VanishingReality likes this.
  19. Havac Some Guy Who Moderates Lit

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    star 7
    Average score: 451.12/49 = 9.21
  20. Barriss_Coffee Chosen One

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    Jun 29, 2003
    star 6
    Havman, I don't typically review books, but I have a sudden urge to make a made dash through every single one of the old Lit Review threads and throw out grades. Just so you can obsessively compulse over the scoring.
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  21. VanishingReality Jedi Grand Master

    Member Since:
    Apr 21, 2013
    star 3
    I give it a 8/10.

    Favorite parts: Everything Darth Plagueis says/does. I totally love that Muun. On top of being completely adorable, he's also badass. Vs Venamis was awesome, especially Plagueis' lines. "You've come a long way to challenge me, 'Darth'. Make a worthy effort!" I also loved Plagueis calling out Palaptine's faked 'remorse' for his family's death.

    I think Plagueis various flaws, added to his character. Like his naively wanting to get rid of the rule of two, accidentally causing the Force itself to backlash in his need to meddle, having social problems and only associating with his droid, having the split second of indecision that allowed him to be caught by the Maladians. It helped paint a powerful being that was still fallible.

    Least Favorite Parts: That Plagueis had to die. WHY must this happen to all my favorite characters. I agree that his death just seemed anti-climatic and out of nowhere, although that could be an ironic way to reference Darth Sidious' demise.


    Also, there were various missed moments of awesome, like the two Sith being in the same room as Jorus Cao'both, I was hoping to see that interaction- maybe hint that they turned him to the dark side, but nothing came of it. It bugged me when they don't really explain why the 'Force' tells Plagueis not to use Jabba instead of Maul, despite establishing that Plagueis pretty much owns Jabba and by extension Tattooine. The entire ending just seemed rushed to me.
  22. Havac Some Guy Who Moderates Lit

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    star 7
    Average score: 459.12/50 = 9.18
  23. Robimus Force Ghost

    Member Since:
    Jul 6, 2007
    star 5
    “Reflect back on even the past few years-assuming you have the capacity. Yincorr, Dorvalla, Eriadu, Maul, the Nemoidians, Naboo, and army of clones, the fallen Jedi Dooku...You think these were your ideas, when in fact they were mine”

    This scene, essentially the real finale of the book, is something that the story lives or dies with as a whole. It reminds me of the film the Usual Suspects where Verbal strings along the police investigator with half truths and fiction, hiding beneath his assumed form. Then we learn where Verbal was gathering his story from and boom, a shocking good plot twist presents itself in a brilliant manner and everyone smiles.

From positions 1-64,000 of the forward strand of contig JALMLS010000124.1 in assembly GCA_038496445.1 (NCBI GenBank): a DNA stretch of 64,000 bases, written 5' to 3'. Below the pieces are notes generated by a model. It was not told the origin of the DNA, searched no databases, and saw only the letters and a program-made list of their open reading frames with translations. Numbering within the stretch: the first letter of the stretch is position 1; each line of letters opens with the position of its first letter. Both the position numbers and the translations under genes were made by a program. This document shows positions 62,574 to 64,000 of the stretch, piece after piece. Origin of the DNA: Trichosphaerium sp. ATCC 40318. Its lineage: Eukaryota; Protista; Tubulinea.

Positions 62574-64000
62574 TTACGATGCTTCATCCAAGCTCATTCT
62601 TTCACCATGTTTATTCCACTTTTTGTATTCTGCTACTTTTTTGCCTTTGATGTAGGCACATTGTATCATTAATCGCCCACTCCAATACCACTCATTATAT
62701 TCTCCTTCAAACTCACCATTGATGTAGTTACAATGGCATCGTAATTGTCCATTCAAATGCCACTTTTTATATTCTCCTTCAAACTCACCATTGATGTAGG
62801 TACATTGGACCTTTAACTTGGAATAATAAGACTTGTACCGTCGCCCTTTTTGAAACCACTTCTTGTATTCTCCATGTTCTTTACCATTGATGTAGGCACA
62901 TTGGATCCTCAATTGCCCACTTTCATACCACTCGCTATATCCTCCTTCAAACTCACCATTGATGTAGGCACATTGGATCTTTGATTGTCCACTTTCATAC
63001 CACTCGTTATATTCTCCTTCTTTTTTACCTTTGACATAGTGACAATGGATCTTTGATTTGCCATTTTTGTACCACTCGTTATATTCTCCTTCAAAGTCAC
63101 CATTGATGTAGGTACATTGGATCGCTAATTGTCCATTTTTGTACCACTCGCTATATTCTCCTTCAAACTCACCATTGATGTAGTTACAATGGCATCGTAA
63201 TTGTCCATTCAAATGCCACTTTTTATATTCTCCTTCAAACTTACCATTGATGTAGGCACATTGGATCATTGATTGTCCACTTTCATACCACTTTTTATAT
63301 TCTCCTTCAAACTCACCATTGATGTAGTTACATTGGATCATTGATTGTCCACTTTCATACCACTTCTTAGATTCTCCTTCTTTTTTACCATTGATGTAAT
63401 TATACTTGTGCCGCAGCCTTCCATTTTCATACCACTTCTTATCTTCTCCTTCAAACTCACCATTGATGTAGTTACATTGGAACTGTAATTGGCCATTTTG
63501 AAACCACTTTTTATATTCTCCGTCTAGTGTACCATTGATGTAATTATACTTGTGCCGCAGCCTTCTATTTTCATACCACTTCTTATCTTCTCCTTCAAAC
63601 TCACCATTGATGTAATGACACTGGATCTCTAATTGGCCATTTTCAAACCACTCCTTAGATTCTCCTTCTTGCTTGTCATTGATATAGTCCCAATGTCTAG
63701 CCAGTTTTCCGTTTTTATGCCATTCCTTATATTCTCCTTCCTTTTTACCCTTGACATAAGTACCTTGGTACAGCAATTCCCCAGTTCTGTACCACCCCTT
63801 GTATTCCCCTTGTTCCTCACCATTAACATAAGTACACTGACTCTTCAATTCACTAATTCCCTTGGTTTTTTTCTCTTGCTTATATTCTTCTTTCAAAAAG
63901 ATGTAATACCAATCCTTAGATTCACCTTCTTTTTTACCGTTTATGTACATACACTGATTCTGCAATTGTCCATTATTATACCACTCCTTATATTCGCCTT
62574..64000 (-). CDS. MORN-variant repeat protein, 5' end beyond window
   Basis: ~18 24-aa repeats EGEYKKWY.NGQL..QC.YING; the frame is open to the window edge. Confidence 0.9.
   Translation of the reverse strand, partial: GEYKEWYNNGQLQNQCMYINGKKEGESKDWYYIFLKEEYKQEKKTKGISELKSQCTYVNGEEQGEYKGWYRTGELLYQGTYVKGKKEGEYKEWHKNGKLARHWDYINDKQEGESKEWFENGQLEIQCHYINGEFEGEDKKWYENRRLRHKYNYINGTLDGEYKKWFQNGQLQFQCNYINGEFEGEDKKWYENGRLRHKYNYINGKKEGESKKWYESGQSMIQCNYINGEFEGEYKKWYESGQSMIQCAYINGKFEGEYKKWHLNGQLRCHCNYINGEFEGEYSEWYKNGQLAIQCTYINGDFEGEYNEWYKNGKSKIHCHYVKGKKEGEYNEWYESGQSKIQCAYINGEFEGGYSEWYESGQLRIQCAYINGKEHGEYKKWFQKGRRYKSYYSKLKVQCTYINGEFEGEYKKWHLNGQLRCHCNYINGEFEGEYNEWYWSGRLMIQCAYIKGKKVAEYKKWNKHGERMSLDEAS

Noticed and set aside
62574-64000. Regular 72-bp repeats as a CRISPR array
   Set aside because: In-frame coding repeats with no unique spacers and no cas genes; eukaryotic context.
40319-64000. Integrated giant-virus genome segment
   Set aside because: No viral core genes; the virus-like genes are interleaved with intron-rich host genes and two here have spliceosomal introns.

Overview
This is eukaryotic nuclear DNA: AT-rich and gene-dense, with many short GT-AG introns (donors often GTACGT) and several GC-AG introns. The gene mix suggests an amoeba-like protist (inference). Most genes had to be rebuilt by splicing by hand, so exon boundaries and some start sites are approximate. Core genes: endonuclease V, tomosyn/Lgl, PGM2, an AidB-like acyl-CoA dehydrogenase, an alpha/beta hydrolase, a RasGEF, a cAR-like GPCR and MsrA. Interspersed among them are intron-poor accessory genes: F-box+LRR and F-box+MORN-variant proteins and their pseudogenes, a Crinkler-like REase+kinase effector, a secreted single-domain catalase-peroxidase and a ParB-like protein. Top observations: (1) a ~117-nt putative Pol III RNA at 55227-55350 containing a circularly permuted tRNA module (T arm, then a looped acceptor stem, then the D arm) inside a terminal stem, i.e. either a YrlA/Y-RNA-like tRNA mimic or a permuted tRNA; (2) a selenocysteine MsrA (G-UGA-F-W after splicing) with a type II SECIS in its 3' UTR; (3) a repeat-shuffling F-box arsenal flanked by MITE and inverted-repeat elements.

Palpatine in Darth Plagueis reminds me of that film, without the twist of the office full of information to have the story make sense. The entire novel positions itself for that moment, everything is building towards that conclusion - and in the end it falls flat on its face.

    Palpatine tells Plagueis his list of manipulative moves as he readies to kill his former master - but very little that Palpatine lists off matches up with the POV’s and narrative of the novel in any way, shape or form. One can go back through the novel and check them off. Yincorr was Plagueis, Trade Federation was Plagueis, Naboo was Plagueis. Army of clones? Plagueis. Dooku? Plagueis. All Darth Plagueis.

    The book, despite Palpatine’s inaccurate ramblings at the end, ends up being a love letter to the brilliance of Darth Plagueis and the oppurtunism of Darth Sidious. Yes, Palpatine is responsible for the failure that is Darth Maul - great bit for a resume there. Past that I can’t really single out an accomplishment he makes - something that was his and his alone.

    Ultimately that is what kills the novel for me. It takes everything that we may have assumed Palpatine has done and tells us that really he had very little to do with any of it, other than being more or less in the right place at the right time.

    The continuity work in the book is great as always with Luceno, to a point where I have to question if there wasn’t maybe a little bit too much continuity and dot connecting that came at the expense of the story. The cameos are endless, from Ko Sai to Qui Gon Jinn, to Sate Pestage - but how important was it really that we saw all these characters? How did having Dooku in the book add to the overall story other than giving us a slight look behind the scenes? Did we really need scenes between Palpatine & Anakin here when the film gave us all we needed to see?

    Also the idea that Plagueis was still around all through Episode 1, all of its comics and novels and such - that is almost a disservice to continuity. We needed Plagueis dead in 52 bby, not 32 bby. I would have liked to have the novel show us that Palpatine did something besides steal ideas and take credit for things he really didn’t accomplish.